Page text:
EFC Accepting Applications for $425M in Grants For Local Critical Water Infrastructure Projects
ALBANY—The New York State Environmental Facilities Corporation recently announced the application period is open for $425 million in state grants made available for critical water infrastructure projects that protect public health and the environment. Bolstered by the first spending under the Clean Water, Clean Air, and Green Jobs Environmental Bond Act of 2022, the infusion of funds will continue to help make water infrastructure investments more affordable for local governments, strengthen resiliency, combat climate change and create jobs in the manufacturing, engineering, construction, plant operations, and related industry sectors.
“EFC’s grants are a direct investment in the future of communities across New York State,” President and CEO Maureen A. Coleman said. “Coupled with the continued high level of investment for water infrastructure in the State Budget, funding from the Environmental Bond Act will help ensure that residents have safe drinking water and a clean, resilient environment while creating jobs to support local economies. Our Community Assistance Teams are ready to help small, rural and disadvantaged communities access this funding for their critical environmental infrastructure projects.”
EFC administers the Water Infrastructure Improvement (WIIA) and Intermunicipal Grant (IMG) programs working closely with the Departments of Health (DOH) and Environmental Conservation (DEC). The state has awarded more than $2 billion in water infrastructure grants through EFC since 2015. The $4.2 billion Environmental Bond Act approved by voters in November 2022 specifically named WIIA and IMG programs as tools to help leverage water quality improvement and resilient infrastructure funding.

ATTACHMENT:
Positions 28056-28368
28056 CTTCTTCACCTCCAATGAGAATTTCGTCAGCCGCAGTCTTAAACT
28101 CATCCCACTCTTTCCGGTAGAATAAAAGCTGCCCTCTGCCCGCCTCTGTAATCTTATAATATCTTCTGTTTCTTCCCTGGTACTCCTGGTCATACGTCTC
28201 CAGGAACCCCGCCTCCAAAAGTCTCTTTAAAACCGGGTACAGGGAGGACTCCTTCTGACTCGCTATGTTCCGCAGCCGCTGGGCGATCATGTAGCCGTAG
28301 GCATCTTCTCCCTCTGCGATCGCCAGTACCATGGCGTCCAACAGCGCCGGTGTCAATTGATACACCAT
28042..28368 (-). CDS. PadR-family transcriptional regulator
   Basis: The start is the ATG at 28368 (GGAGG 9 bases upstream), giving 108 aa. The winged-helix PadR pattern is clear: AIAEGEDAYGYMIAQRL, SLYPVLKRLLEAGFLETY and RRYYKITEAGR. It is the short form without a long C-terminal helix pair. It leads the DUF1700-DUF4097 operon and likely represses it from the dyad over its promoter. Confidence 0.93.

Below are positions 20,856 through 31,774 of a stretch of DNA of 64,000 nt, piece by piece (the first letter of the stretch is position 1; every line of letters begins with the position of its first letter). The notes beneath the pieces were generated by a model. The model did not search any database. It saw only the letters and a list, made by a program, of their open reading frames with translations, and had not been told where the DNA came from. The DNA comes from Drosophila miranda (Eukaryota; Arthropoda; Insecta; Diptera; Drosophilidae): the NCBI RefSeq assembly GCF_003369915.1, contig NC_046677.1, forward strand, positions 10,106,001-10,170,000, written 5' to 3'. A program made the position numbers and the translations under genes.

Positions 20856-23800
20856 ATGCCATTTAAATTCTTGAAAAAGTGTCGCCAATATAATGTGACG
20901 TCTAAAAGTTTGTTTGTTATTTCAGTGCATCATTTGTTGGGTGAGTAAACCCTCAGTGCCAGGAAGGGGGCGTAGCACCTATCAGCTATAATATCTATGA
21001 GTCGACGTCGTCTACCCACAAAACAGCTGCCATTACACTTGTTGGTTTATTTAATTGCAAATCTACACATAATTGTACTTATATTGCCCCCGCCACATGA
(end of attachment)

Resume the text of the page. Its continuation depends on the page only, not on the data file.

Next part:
The infusion of Environmental Bond Act funding will help expand the WIIA/IMG grant programs’ legacy of modernizing aging wastewater systems and protecting drinking water. This round will continue to prioritize grant awards for drinking water projects that address emerging contaminants as well as critical wastewater projects. Disadvantaged Communities will receive at least 35 percent of the benefits of this funding.
Local units of government are eligible to apply for funding for:
- WIIA grant awards for critical wastewater projects.
- WIIA grant awards for projects that address emerging contaminants above the State determined Maximum Contaminant Level (MCL).
- WIIA grant awards for other drinking water projects.
- IMG awards for joint wastewater or drinking water projects undertaken by two or more communities to consolidate services.
Complete eligibility information and application materials are available on EFC’s website at www.efc.ny.gov/wiia.. Grant applications and required supporting documentation must be submitted by 5 p.m. on Fri., Aug. 11.